Fall 2017 - SA 450 D100
Advanced Sociological Theory (S) (4)
Class Number: 2508
Delivery Method: In Person
Course Times + Location:
Sep 5 – Dec 4, 2017: Fri, 1:30–5:20 p.m.
1 778 782-6630
Prerequisites:Minimum of 72 units including SA 350, a GPA of at least 3.25 and consent of the instructor.
A senior seminar on current perspectives in sociological theory. Emphasis will differ from semester to semester.
The purpose of this course is to provide space for us to engage with social theorizing that troubles the Eurocentric, white supremacist, colonial and capitalist constructions of the human that traditionally anchor the origin story of Sociology as a discipline. Our project involves reading against the grain of whiteness and is necessarily multidisciplinary, drawing as it does on critical race, postcolonial, cultural studies, black feminist, indigenous and biopolitics/assemblage theorizing. We will do this by focusing on socio-historical context and applying analytical questions to explore the ways in which various activist/intellectuals have framed their critiques of the West.
Classroom activities will include lectures, cooperative group activities, discussions, student presentations and media samples.
- Three critical summaries (750 wd) and in-class presentations (10-15 min)- 10% each for a total of 30% of final grade 30%
- Thematic analysis - 70% of final grade
- Final paper (2000 words) 40%
- Poster presentation (20 min + 20 min facilitated discussion) 30%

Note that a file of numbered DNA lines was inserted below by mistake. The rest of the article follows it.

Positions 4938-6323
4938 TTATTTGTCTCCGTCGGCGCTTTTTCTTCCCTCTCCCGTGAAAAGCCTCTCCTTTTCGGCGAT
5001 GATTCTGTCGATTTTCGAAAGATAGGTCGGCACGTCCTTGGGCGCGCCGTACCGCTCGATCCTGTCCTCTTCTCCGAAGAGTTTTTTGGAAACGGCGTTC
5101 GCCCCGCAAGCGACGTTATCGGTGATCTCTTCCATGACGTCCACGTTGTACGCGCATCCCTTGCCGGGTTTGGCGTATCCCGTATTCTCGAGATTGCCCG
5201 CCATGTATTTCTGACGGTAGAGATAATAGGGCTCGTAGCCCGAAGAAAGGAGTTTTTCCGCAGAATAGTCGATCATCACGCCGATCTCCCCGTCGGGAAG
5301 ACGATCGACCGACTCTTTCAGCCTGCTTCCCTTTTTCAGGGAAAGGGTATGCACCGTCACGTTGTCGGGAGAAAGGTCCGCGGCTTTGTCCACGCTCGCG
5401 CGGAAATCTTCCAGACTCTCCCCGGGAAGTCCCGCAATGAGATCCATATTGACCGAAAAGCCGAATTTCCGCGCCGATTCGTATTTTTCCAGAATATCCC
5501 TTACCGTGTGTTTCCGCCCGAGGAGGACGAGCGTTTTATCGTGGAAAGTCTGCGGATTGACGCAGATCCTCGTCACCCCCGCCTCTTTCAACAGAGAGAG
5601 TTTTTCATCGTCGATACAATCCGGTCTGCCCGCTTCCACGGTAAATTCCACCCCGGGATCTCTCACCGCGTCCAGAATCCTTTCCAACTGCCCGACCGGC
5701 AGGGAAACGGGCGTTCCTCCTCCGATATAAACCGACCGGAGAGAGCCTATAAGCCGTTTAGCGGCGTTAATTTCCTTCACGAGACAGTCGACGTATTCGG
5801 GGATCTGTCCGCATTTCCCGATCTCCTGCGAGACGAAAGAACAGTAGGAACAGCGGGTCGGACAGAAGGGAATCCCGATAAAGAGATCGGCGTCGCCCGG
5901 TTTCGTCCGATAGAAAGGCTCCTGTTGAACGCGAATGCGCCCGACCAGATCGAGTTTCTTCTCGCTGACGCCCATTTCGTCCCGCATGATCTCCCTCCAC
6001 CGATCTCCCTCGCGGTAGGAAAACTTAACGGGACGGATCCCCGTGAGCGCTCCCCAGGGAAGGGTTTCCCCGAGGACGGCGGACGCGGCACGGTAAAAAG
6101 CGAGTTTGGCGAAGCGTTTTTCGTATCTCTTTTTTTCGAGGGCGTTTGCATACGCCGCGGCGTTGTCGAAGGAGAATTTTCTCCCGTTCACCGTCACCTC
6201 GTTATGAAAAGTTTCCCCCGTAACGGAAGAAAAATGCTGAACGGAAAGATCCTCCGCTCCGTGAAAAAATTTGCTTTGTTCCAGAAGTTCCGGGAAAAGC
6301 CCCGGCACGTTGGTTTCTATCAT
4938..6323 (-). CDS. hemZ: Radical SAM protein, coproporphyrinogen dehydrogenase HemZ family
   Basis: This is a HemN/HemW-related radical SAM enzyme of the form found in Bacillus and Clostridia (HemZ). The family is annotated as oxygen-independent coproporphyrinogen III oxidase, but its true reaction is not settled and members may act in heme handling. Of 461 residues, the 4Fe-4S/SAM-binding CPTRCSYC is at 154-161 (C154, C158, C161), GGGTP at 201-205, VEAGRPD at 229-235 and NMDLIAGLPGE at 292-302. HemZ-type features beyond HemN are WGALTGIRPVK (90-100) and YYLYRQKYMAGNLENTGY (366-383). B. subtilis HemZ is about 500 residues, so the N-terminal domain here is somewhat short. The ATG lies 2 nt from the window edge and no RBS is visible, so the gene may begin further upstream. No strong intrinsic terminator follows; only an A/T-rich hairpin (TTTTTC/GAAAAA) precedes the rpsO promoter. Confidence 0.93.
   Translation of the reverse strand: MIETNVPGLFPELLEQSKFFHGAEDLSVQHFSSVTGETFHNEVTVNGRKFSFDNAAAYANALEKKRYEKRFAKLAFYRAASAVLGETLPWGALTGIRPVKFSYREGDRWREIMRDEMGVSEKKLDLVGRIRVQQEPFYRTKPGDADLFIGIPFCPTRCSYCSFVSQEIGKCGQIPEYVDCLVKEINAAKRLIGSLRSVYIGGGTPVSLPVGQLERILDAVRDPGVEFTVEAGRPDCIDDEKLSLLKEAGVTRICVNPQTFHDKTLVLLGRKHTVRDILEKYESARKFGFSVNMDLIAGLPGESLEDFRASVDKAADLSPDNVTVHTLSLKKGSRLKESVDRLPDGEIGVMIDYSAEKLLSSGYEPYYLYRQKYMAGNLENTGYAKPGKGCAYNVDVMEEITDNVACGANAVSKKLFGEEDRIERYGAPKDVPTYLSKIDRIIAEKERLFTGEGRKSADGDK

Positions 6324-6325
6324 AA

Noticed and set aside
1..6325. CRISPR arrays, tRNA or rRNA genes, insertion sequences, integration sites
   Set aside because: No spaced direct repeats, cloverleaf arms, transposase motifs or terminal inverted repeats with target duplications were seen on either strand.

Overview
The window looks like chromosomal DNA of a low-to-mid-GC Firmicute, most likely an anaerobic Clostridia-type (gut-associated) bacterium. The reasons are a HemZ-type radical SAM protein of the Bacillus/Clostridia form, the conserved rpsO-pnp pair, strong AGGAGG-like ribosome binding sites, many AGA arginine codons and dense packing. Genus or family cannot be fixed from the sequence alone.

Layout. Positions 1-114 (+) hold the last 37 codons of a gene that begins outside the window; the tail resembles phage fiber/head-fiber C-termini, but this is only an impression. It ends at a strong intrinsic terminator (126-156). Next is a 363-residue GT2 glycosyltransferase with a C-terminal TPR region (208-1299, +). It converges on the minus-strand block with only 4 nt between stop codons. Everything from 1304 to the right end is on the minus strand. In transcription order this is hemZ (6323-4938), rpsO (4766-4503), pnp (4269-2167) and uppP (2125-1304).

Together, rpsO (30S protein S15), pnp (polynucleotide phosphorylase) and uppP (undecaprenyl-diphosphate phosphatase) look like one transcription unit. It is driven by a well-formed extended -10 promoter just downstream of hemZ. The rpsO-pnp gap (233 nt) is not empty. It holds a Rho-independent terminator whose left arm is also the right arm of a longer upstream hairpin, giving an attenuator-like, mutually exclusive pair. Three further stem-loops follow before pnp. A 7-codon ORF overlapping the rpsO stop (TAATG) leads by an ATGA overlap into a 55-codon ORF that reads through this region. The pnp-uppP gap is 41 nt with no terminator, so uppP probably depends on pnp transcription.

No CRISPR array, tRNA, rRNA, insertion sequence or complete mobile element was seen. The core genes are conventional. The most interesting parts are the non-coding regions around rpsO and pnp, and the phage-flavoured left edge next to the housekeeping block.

Grading: Unless otherwise specified on the course outline, all graded assignments for this course must be completed for a final grade other than N to be assigned.
KEEP IT FRAGRANCE FREE. Many people are allergic to the scents found in perfume and body care products. Please make the classroom a space where all can breathe without breathing in these chemical toxins.
UNPLUG – TURN IT OFF. Turn off all cellphones, tablets, laptops, and other electronic devices before coming into the classroom. You will be given two breaks during each class, at which point you may exit the classroom to check for messages if you need to do so.
PLAN AHEAD. Readings are to be completed prior to the class indicated on the syllabus. Extensions for assignments are to be negotiated in advance.
BE ORIGINAL (Academic Dishonesty and Misconduct Policy). The Department of Sociology and Anthropology follows SFU policy in relation to grading practices, grade appeals (Policy T 20.01) and academic dishonesty and misconduct procedures (S10.01‐ S10.04). Unless otherwise informed by your instructor in writing, in graded written assignments you must cite the sources you rely on and include a bibliography/list of references, following an instructor-approved citation style. It is the responsibility of students to inform themselves of the content of SFU policies available on the SFU website: http://www.sfu.ca/policies/gazette/student.html.
W.E.B. Dubois, Illustrated Souls of Black Folk
In lieu of purchasing a physical copy of this text, you may choose to either rent or purchase the eTextbook from https://www.vitalsource.com/products/illustrated-souls-of-black-folk-w-e-b-du-bois-v9781317257844
SFU’s Academic Integrity web site http://students.sfu.ca/academicintegrity.html is filled with information on what is meant by academic dishonesty, where you can find resources to help with your studies and the consequences of cheating. Check out the site for more information and videos that help explain the issues in plain English.
Each student is responsible for his or her conduct as it affects the University community. Academic dishonesty, in whatever form, is ultimately destructive of the values of the University. Furthermore, it is unfair and discouraging to the majority of students who pursue their studies honestly. Scholarly integrity is required of all members of the University. http://www.sfu.ca/policies/gazette/student/s10-01.html
ACADEMIC INTEGRITY: YOUR WORK, YOUR SUCCESS